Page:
Category Archives: Writing Resources

Therapeutic Writing Resources

When we write, sometimes we can sit down and start tapping out our steady stream of consciousness without having to sit back and think about what we’re really writing. Other times, we stare at the screen and find ourselves procrastinating, getting distracted, opening up social media and scrolling for a half hour before remembering what we had set out to do in the first place. If this sounds a lot like you, fear not: the rest of the internet has a tendency to face these problems as well, and they have come up with a few great solutions to the issue of constant distractions and the inability to focus.

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Writing and Story-Building Software and How to Use It

When developing a story, organization is key. It isn’t enough to just whip up a plot and start writing the whole thing out. That could work for some people, but those people are often extraordinarily gifted savants who were born for the sole purpose of writing things, and while we applaud those people for their wondrous talents, we aren’t them. Sometimes, we just need a little bit of a hand getting our stories in order, and that’s okay. It is absolutely acceptable to go back to everything we learned in English class and pull up a diagram of the standard story arc, separate our story into chunks and classify them as “Rising Action”, “Climax”, and “Falling Action”. It’s even better to divide your story into even smaller chunks based on even more complicated story arc templates. Having a hundred notepad files with all your story ideas is literally fantastic.

But no matter how much you try to organize your story on your own, you’re always going to lose track of storylines, forget tiny details or character features, and go off on a tangent so extreme that you’ll find yourself wondering how you’re going to get back on track.

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Environmental Generation, Map Making and World Building

A huge part of every great story is the world it takes place in. A story isn’t a story without it’s setting, and it’s hard to envision one without being able to place characters or cities, mark journeys across vast lands, or place actions into an environmental context. Readers will always rely on their imagination when visiting another world for the first time, but wouldn’t it be great to give them all the tools necessary to imagine that world exactly how you do? If you know how to flesh out this brand new world, then you can bring it to life just as easily – for this reason, it’s important to think of the world itself as just another character in the story. And every character needs depth and a rich background.

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Handy and Distracting Resources for the Bored Roleplayer

Let’s all be real for a second. If there’s anything roleplayers love to do besides roleplay, it’s read about roleplaying. There’s just something about other people acknowledging our weird little hobby and knowing that we, and our tight circle of friends, aren’t the only ones that do it – not only that, but seeing the sheer diversity of people that do it. Reading the opinions of people far outside our own online social circles gives us insight to what people who play in different genres think and it makes us truly realize how vast, and common, the hobby actually is. Not only does it allow us to validate our weird little hobby, but it encourages us to empathize with other people regarding certain issues in our respective roleplaying communities. Reading about roleplaying can help expand your knowledge of writing tactics and social approaches to subjects you might not have known how to handle. It’s also a great time waster, and can get the creative juices flowing – especially, and unfortunately, if you aren’t currently in a roleplay.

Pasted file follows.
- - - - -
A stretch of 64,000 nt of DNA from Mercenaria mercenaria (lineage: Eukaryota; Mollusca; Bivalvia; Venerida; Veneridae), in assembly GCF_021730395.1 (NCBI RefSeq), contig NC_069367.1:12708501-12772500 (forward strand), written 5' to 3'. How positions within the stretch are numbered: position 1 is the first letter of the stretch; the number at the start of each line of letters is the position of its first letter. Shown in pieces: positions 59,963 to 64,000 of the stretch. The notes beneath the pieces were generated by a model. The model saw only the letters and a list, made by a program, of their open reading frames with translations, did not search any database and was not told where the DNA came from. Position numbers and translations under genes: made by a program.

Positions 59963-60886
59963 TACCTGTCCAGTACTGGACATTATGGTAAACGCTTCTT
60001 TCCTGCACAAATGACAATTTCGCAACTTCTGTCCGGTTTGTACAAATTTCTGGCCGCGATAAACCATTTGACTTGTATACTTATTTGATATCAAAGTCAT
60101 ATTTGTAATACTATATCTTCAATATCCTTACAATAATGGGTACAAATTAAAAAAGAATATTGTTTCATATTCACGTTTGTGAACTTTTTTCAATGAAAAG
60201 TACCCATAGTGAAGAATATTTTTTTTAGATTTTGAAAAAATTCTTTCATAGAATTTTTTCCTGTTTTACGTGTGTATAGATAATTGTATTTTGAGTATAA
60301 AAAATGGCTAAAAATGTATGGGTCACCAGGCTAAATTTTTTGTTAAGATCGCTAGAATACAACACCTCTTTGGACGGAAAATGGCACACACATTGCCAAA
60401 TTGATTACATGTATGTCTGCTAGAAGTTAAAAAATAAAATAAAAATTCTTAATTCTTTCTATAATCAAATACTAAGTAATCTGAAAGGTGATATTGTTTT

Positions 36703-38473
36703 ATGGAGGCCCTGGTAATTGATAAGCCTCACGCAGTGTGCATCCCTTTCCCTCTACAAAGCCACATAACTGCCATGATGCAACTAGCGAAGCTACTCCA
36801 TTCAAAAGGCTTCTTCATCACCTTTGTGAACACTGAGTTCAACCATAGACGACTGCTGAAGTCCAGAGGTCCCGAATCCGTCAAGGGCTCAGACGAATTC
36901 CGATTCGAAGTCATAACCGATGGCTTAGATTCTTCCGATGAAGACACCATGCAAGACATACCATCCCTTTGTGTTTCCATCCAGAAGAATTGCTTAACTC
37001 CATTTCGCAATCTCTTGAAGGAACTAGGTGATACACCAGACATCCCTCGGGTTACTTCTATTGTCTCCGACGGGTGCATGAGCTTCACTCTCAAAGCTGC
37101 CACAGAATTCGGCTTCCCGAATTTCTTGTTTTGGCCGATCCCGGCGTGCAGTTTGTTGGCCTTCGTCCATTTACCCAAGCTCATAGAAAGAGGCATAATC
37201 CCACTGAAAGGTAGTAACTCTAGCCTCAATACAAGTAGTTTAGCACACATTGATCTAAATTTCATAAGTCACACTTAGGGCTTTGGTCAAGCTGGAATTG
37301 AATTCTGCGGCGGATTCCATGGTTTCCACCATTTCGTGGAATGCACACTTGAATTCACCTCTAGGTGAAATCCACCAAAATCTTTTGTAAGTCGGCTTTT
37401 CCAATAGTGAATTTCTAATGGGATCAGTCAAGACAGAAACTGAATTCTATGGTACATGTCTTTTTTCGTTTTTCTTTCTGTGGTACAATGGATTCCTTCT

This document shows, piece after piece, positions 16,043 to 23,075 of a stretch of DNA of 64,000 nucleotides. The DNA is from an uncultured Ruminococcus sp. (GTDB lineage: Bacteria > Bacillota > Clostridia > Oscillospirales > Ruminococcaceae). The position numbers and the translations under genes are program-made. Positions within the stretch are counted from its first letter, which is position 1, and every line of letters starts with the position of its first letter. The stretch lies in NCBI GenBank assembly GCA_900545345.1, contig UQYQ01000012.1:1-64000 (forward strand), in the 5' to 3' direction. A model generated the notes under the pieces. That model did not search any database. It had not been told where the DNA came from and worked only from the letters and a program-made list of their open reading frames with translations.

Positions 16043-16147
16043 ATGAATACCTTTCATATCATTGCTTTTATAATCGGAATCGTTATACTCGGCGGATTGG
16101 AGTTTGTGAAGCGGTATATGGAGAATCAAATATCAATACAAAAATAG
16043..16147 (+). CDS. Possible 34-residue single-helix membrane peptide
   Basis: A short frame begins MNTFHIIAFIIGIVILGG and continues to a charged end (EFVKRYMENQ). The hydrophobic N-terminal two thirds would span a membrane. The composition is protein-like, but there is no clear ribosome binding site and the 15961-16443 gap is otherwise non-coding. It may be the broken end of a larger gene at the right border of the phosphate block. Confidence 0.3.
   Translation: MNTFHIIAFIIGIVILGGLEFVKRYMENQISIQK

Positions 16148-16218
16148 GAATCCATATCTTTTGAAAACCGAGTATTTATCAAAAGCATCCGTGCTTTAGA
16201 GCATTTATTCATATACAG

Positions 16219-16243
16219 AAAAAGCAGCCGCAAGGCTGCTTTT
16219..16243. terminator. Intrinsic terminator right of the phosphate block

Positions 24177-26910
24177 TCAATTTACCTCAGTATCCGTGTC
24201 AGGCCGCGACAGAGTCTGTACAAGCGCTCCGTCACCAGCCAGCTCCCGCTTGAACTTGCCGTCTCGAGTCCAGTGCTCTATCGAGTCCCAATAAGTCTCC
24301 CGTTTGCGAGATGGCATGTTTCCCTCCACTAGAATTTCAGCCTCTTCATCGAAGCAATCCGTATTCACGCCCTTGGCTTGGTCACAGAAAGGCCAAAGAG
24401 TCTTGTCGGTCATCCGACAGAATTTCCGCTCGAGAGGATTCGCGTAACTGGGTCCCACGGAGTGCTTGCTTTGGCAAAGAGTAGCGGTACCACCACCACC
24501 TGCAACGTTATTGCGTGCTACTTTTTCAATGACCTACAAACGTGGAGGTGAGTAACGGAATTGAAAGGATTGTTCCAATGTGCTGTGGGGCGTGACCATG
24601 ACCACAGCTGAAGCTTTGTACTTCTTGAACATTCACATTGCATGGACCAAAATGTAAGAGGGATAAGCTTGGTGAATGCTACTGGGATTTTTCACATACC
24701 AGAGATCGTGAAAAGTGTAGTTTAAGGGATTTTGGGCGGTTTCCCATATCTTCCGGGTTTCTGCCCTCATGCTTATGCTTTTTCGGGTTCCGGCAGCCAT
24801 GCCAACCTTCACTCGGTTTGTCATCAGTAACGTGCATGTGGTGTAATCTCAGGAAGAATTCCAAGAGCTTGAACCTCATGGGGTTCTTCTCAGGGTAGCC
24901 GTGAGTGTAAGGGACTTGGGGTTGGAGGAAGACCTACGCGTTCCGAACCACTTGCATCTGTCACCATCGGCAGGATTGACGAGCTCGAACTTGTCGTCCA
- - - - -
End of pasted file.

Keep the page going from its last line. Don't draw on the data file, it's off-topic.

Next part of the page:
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Informative Literary Websites

Sometimes, when you want to write, all you need is a pen and paper. Or a smartphone. You tap out your first few words and if you’re lucky, you can write until you’ve exhausted either your mind or your hand, all with a nice neat little story that you have effortlessly composed. For some people, it really is that easy, but for most of us? Not so much.

The truth is that it takes a lot more than sitting down and just writing away. Some people need a push in the right direction to get started, others need to refresh their memory on the expansive selection of literary devices they can use, and everybody needs to whip out a thesaurus every now and then. Don’t feel ashamed to admit that you get stumped in the middle of writing something. And especially don’t feel ashamed when you realize you know absolutely nothing about what you’re writing about, how to write it, or simply the writing community and industry as a whole.

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